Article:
The Federal Bureau of Statistics in Pakistan estimates 3.8 million children between the ages of five and 14 are working in Pakistan. This number is actually much higher in reality due to lack of fully available data. There are reports of children subjected to forced labor, begging and sexual exploitation in Pakistan, and forcible recruitment into extremist and non-state militant groups where they suffer physical, sexual and psychological abuse.

Cultural practices due to lack of education also play a significant role in modern slavery in Pakistan. Individuals belonging to lower kinship groups among Muslims and scheduled castes among Hindus are particularly vulnerable. Additionally, Vaani and Swara are still practiced. These practices are methods of settling blood feuds between clans by forcing a young girl to marry a man from the enemy clan. Attributable to this, there are high rates of forced marriage of women and girls. This system is seen and practiced openly known to all but the rulers and the government endorses this as legitimate and has always failed to prescribe any action or devise a comprehensive policy to curb this menace.

A classic example of the high level of illiteracy in the country is the Child Marriages Restraint Act 1929 which states the legal marriageable age of females as 16, two years younger than the international minimum. Males cannot legally be married until 18, highlighting obvious gender discrimination. Sharia law however uses puberty as a criterion for marriage and does not specify any age. This conflicts with provisions of the Child Marriages Restraint Act making the law hard to implement and therefore being largely ineffective as prevalence of child marriage persists. Under such deplorable conditions, a lot more efforts need to be done to save the people from slavery.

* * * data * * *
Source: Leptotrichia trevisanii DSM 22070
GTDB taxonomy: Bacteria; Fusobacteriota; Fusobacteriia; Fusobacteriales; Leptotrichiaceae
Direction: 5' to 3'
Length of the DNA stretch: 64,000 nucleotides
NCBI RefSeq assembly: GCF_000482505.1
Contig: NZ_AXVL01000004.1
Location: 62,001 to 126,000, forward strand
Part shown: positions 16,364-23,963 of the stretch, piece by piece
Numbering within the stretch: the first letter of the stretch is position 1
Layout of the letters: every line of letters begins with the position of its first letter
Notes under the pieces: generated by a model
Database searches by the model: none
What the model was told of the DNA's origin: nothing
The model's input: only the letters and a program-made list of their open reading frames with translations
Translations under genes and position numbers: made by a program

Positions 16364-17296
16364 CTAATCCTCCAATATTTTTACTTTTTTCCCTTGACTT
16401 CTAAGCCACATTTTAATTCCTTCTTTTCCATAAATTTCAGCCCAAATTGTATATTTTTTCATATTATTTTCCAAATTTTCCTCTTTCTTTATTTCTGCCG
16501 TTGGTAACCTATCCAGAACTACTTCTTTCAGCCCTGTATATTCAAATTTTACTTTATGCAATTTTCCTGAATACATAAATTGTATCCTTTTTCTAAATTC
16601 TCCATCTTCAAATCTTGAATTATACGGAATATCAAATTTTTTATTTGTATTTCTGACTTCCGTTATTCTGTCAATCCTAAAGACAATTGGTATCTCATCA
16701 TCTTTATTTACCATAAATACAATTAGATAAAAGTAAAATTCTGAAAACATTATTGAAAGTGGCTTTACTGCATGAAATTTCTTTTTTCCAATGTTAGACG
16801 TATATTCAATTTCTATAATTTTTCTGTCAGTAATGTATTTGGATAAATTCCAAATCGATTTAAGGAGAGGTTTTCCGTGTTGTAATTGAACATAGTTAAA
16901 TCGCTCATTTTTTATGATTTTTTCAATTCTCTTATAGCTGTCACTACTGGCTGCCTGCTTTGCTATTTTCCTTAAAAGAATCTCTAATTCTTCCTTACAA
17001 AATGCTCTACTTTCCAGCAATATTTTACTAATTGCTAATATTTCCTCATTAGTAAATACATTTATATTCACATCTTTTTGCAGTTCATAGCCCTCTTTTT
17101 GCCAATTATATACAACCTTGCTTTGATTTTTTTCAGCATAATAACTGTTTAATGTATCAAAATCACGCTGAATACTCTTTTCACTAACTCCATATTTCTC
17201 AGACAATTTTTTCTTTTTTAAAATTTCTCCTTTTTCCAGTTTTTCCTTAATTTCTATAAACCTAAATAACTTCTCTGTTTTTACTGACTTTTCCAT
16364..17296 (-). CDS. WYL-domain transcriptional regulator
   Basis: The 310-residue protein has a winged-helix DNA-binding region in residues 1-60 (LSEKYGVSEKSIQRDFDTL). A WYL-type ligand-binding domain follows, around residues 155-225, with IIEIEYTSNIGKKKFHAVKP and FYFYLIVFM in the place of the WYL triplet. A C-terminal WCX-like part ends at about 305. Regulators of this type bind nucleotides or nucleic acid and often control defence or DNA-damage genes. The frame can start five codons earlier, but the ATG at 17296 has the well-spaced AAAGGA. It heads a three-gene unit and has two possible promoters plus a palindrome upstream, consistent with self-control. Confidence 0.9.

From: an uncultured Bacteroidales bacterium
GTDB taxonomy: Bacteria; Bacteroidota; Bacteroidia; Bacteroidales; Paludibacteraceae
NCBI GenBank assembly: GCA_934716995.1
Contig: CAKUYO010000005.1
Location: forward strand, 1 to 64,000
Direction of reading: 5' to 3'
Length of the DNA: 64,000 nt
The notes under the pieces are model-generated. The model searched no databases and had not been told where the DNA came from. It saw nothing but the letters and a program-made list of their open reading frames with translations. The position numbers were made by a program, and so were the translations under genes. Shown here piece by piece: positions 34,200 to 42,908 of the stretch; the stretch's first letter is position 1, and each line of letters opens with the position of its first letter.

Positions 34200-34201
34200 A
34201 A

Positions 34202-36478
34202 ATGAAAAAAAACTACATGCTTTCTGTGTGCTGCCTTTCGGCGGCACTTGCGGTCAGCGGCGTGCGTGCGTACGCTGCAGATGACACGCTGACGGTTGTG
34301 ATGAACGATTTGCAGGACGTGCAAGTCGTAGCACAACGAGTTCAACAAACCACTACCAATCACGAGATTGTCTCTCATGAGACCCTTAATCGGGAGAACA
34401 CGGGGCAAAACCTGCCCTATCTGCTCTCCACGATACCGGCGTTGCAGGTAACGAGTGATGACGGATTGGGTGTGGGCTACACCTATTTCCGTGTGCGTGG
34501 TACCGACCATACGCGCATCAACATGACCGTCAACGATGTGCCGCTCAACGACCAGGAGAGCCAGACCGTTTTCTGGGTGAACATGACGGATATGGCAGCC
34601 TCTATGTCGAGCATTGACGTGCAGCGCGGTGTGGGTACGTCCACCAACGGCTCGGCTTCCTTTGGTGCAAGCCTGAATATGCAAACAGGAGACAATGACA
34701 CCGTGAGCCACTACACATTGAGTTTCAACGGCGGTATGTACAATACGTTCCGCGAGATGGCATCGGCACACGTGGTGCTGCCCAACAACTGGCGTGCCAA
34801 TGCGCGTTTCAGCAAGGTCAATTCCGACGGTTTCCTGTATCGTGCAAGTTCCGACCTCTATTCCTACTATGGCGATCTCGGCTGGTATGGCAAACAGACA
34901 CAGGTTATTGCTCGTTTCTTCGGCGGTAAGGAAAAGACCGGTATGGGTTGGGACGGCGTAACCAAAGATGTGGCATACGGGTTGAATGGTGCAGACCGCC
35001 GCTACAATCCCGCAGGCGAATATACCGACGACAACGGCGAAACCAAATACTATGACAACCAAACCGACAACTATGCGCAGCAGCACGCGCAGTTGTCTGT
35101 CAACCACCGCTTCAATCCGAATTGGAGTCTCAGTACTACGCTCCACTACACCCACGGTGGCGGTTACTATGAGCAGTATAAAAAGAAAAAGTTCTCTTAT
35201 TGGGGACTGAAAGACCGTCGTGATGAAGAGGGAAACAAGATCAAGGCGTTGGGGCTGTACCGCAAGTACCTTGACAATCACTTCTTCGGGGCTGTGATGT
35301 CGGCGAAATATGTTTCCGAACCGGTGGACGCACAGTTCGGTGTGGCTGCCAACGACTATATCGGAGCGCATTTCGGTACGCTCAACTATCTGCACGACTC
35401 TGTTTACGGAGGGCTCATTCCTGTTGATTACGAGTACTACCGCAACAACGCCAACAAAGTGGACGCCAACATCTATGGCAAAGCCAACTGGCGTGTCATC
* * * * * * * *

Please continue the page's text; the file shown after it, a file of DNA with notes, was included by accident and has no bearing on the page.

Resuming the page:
We are taking our next generations into Slavery as we refuse to educate them honestly. The budget allocated by the Government of Pakistan to respond to modern slavery is not known. The responsibility for labor inspections sits with provincial governments since devolution of central responsibility in 2010, and the mandate of labor inspectorates differs from province to province under local laws. There is a lack of clarity in available information about the status of this process, and how much responsibility provincial governments have taken for anti-slavery initiatives. Generally poor labor conditions, a lack of enforcement of labor laws and standards, and high levels of corruption persist.

Laws are there but never implemented and the education sector is one of the most corrupt sectors in Pakistan, riddled with toxic bureaucracy and political intervention where corrupt officials are not being penalized by the higher authorities. Recent scientific evidence has emerged in Pakistan which identified the immense rise in the percentage of Mental Disorders in the younger generations due to the age old practice of same family marriages- another example of illiteracy and lack of basic education for the mass majority. This has to be prevented.

Pakistan has a huge potential but a large number of graduates end up leaving the country due to lack of local opportunity and congenial   environment to work and thrive.

Tears of shame for a proud Muslim Nation where we fail our children and do not try and stand up for the Basic Education Rights of the Child.









Zeeshan A. Shah

The writer is a Director at CNNA Pakistan – a leading advocacy institute and is an expert on International Relations and Education Policy.

With over 150 publications in major local and global social media & newspapers, he has been instrumental in producing over 5000 radio broadcasts aired globally.

A thought leader, environmental journalist, media broadcaster and a change maker with an acute focus on development affairs & education for Pakistan.

1 Comment

  1. RAZIUDDIN SYED September 23, at 02:08

    JazakAllah. This is an eye opening and saddening article. But eye opening to us,not to those who have reigns of the government. Nothing is done to promote the children educationally. Those who have loyalties and sympathies with the country, have the pain to ponder but alas without authorities, and those who have powers and authorities, least bother to elevate and promote the country. This is the tragedy of the country, a wailing catestrophy!